Too many people are troubled and feel they have nowhere to turn. Alex Galbinski finds out about the work of Jewish Helpline.

 About 30 years ago, a single mother living in Hendon with a young boy was struggling under the weight of her problems. To the shock of her friends and family, she killed herself.

For lonely people, the phoneline may be a last resort in times of distress

For lonely people, the phoneline may be a last resort in times of distress

People questioned whether she would have taken her own life had she had somewhere to share her burden. Motivated by this lady’s experience, a group of people started an organisation called Miyad (‘Support’), now known as the Jewish Helpline, which counts Chief Rabbi Ephraim Mirvis as a patron.

“We are effectively a Jewish version of the Samaritans,” says Tamara Zenios, the charity’s chairman since January.

“People call in with anything that’s troubling them. A common thread is loneliness – you might get someone who is lonely and they are alone or isolated, or someone who feels lonely when they are surrounded by family and friends.

“We’re somewhere to turn. People call in about relationships, depression, sexual issues, sexual identity, substance abuse, bereavement; some people call us in a suicidal state, while others have more seemingly-simple issues that they just need to talk through.”

Some of those calls are heart-breaking. Zenios describes one caller, a woman in her 70s whose husband of 50 years had died days before.

“It was the last night of the shiva and her family, who had stayed with her for the week, had left. She was going upstairs to bed on her own for the first time and wanted to say goodnight to someone. I don’t think she ever called again.”

One man who has called over many years suffers from bipolar disorder. “He’s someone who has been university educated and part of the community but his life has spiralled downhill,” Zenios says. “He has had spells of homelessness, he’s been involved in drugs, emotional trauma, he hears voices, and he’s been diagnosed with a terminal illness.

“The only people he’s in contact with now are the carers who come in to look after him.”

There are callers who might have contact with people to whom they could offload, but prefer the emotional distance of a stranger.

“Many people have very fleeting, very dark thoughts,” Zenios says. “For example, your marriage is breaking up or you’ve just been diagnosed with cancer.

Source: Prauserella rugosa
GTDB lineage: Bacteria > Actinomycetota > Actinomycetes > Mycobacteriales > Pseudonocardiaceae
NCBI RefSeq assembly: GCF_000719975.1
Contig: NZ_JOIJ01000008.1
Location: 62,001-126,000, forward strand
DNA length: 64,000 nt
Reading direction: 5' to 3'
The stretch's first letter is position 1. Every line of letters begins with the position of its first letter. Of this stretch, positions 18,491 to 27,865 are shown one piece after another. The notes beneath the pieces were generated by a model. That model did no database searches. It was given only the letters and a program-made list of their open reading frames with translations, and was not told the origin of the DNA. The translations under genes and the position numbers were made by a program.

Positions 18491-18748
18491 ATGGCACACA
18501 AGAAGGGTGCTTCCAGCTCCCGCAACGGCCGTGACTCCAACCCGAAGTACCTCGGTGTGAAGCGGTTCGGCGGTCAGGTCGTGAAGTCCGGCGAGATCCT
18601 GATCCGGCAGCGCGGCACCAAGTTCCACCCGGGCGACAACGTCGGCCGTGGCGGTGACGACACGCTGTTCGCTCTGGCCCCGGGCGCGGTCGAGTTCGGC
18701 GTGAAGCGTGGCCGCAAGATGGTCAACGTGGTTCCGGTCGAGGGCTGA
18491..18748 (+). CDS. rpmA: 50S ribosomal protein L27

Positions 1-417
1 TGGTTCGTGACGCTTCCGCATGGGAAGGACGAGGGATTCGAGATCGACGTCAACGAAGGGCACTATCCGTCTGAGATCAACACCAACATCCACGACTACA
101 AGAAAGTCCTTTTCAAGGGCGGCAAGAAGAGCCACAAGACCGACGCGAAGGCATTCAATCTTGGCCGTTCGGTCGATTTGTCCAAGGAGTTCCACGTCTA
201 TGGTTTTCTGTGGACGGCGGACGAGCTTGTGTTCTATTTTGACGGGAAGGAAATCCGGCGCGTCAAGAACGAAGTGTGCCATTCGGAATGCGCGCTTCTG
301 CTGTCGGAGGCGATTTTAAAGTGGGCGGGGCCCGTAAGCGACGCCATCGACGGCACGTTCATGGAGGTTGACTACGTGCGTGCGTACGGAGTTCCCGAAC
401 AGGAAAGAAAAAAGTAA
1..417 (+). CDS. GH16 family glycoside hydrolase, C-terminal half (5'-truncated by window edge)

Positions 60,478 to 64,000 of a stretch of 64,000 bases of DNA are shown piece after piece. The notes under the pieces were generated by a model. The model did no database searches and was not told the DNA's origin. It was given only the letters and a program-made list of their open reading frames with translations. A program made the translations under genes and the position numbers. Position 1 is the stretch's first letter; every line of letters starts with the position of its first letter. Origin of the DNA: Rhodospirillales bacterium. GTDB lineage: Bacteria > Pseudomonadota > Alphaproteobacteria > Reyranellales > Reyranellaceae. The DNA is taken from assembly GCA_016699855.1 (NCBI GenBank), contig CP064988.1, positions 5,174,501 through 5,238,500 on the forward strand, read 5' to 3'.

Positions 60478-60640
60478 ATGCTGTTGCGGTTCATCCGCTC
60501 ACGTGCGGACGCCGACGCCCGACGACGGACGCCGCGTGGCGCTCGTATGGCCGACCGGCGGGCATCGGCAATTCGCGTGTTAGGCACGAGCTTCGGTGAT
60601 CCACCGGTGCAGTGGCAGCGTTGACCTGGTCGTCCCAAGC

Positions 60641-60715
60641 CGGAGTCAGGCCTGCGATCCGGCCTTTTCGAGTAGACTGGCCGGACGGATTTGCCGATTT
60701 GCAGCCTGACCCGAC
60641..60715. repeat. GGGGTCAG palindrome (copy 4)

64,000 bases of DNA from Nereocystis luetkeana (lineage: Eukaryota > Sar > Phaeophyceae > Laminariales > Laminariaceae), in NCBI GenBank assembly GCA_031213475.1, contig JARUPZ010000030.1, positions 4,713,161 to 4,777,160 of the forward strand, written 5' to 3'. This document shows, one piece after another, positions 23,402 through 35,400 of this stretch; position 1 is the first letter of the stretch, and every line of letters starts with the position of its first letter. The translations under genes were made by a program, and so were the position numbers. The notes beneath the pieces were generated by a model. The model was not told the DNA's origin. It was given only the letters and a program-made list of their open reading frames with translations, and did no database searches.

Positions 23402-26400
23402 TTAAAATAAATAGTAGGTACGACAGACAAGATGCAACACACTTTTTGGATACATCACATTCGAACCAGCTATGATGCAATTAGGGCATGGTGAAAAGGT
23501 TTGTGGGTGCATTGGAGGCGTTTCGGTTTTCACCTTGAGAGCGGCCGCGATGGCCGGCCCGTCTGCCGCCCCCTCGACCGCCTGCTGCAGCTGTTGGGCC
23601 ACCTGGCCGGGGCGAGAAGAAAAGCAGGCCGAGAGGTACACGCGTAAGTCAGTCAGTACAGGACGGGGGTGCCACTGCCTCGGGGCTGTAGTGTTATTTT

To say to your partner: ‘I think I’m going to die’, or ‘What are you going to do when I die?’ – it’s too much. But you can tell a stranger your fears. We are all trained to go deep down into their feelings.”

Though the more-widely known Samaritans might seem a more obvious place to contact, Zenios understands why a Jewish organisation is the first port of call for many in the community.

“We’re a Jewish helpline, so there’s a context their story fits into that we understand,” she says. “We understand the issues people are dealing with; there’s a lot that doesn’t need to be explained.

“And it’s a really brave thing to do, to pick up the phone and talk to a stranger, so it takes away one level of the unknown.”

woman with phoneIndeed, the charity takes its Jewish principles a step further. “We’re not a religious organisation, but we are bound by halachic principles and we try to preserve life,” says Angela Kamiel, Jewish Helpline’s vice-chairman.

“We would try to get a suicidal person through until tomorrow, to stay with us step by step.”

The helpline, which is entirely run by 60 or so volunteers along with an executive committee of six (including Zenios and Kamiel), receives calls from right across the religious and economic spectrum and from people of all ages.

The volunteers, who undergo extensive training, are non-judgemental, and they listen to callers in an understanding way, without offering advice or referring callers on to other support.

“We think people are generally experts on their own life,” affirms Kamiel. “We’ll try to help them make decisions if they need to go to see someone else, but we won’t suggest another agency.

“As is the principle of psychotherapy and psychiatry, it’s helping to empower someone, helping them to make their own decisions.

“And just by talking things through, people can realise they have more resources than they think.

If someone has managed to find us and had the courage to call us, they have an ability to find the next step they need to make. And we can accompany them while they do that.”

Rabbi Mirvis praised the organisation’s work, saying: “I am delighted to commend the invaluable work Jewish Helpline carries out, providing a unique service to people across the Jewish community during times of stress, vulnerability and crisis. In our busy world, it is not always easy to find someone to talk to in our time of need.”

Given the strict confidentiality of the organisation – volunteers need to remain anonymous – fundraising is difficult.

“It’s our biggest challenge,” Zenios admits. “Our overheads are relatively low, but we still have to raise money to cover them and we are totally reliant on donations.”

The helpline, which receives around 2,000 calls a year, is open from midday to midnight every day except for Shabbat and Yom Tovim. 

“It has an extremely large impact on the people it helps relative to its size,” Zenios adds. “The service it offers is really very special. We’re a listening ear for when people are struggling to cope with everything that life throws at them.”

  •  Jewish Helpline can be reached on 0800 652 9249 or www.jewishhelpline.co.uk
  • To find out about volunteering for Jewish Helpline,  email jewishhl@live.co.uk
  • Donations can be sent to: Jewish Helpline, c/o Studio 2, 2 Downshire Hill, London NW3 2NR
  • All identifying details have been changed to preserve the anonymity of helpline callers